Growing concern about reports of UAS flying near airports and manned aircraft highlighted the need to educate users about how to operate UAS safely, and as soon as possible, preferably before they began operating small UAS in the NAS.
Building on the successful launch of the online registration system, the FAA adopted a similar approach of engagement and collaboration with industry stakeholders in the development of 14 CFR part 107, the set of operating rules for small UAS.
Part 107, developed and regulated by the FAA, and the General Aviation and Commercial Division, provides basic rules for operators and achieves two goals. First, part 107 minimizes the risks to other aircraft, and people and property on the ground; and second, the rule provides the UAS industry, and operator community with the flexibility to innovate, since UAS technology is evolving at a rapid pace.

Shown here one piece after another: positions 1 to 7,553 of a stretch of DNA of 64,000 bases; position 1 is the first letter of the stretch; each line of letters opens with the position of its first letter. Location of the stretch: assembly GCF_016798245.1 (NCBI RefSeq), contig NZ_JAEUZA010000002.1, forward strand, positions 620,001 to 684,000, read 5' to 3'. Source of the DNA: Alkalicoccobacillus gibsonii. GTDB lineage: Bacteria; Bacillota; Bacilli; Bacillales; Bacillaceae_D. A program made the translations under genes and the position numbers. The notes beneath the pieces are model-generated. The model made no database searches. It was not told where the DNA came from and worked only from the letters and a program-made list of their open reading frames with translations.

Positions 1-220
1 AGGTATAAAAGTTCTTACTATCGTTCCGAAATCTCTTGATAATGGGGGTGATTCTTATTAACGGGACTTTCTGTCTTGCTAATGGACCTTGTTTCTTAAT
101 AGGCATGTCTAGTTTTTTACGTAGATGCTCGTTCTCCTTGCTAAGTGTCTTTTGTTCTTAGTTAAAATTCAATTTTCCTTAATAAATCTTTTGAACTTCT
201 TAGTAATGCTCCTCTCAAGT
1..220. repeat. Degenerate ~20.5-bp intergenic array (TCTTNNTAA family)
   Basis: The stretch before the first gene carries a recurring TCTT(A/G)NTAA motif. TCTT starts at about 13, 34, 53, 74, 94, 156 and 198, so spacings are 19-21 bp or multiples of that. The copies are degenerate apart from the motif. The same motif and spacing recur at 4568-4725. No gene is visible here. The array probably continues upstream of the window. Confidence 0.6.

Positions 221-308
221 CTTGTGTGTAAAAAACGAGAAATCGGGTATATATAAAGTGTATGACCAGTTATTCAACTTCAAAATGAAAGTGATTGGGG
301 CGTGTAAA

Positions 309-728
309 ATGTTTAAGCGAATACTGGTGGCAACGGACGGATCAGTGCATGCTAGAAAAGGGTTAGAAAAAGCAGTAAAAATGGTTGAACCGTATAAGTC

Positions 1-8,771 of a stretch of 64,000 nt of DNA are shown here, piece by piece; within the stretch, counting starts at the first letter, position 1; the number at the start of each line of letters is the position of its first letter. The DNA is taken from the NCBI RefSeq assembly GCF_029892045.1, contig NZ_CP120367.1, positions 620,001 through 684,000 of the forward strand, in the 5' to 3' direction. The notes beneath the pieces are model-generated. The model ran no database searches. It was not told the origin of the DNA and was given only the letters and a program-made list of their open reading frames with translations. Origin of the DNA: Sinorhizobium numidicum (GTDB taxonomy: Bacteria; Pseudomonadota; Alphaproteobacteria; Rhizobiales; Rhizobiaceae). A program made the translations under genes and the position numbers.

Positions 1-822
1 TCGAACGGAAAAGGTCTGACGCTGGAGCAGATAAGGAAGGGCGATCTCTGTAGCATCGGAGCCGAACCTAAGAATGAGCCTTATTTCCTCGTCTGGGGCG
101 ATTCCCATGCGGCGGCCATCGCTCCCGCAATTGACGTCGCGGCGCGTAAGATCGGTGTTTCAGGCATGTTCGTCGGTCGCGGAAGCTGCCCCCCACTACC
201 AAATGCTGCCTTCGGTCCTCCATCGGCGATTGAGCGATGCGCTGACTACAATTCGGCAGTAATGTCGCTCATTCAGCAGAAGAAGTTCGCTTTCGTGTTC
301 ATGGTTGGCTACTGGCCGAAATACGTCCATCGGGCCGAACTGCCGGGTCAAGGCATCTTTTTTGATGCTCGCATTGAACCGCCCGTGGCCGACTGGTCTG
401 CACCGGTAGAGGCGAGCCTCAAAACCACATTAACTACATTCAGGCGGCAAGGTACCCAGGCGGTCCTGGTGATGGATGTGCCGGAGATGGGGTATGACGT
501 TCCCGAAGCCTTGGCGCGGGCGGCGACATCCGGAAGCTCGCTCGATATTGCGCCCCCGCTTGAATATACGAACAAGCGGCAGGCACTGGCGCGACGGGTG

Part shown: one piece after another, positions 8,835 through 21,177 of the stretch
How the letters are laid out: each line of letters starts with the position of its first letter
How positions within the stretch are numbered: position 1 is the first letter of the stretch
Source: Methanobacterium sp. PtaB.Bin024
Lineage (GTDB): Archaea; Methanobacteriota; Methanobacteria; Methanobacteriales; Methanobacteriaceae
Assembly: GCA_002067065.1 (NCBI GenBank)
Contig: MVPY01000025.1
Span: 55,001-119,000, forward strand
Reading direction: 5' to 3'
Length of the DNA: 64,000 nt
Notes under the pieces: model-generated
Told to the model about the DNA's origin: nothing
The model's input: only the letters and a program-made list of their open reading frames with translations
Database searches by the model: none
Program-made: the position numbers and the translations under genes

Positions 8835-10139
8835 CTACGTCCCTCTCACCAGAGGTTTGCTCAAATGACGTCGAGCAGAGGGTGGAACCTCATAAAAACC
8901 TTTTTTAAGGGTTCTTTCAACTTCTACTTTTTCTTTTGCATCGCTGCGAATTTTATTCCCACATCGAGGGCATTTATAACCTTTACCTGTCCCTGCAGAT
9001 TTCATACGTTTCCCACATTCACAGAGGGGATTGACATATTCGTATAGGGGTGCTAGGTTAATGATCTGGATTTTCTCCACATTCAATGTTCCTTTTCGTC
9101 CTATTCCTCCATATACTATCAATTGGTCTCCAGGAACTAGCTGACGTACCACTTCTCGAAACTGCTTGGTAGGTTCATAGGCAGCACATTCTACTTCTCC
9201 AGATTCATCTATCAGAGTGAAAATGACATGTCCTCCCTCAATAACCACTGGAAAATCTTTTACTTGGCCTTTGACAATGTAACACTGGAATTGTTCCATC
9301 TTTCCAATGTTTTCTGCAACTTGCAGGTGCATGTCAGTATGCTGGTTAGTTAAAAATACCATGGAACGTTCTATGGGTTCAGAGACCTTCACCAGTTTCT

Part 107 introduces the Remote Pilot Certificate, specific for UAS operations. An individual can obtain a certificate by passing an aeronautical knowledge test at an FAA-approved testing center, or those with a current, non-student part 61 airman certificate may complete an online UAS training course in lieu of the knowledge test. Approximately 24,000 applicants have taken the Remote Pilot Knowledge Exam, and over 91% have passed.
The FAA is actively engaging in public education and outreach efforts to further enhance user knowledge. Outreach campaigns such as “Know Before You Fly,” and the B4UFly mobile app promote the safe operation of UAS. B4UFLY is an easy-to-use smartphone app that helps UAS operators determine whether there are any restrictions or requirements in effect at the location where they want to fly.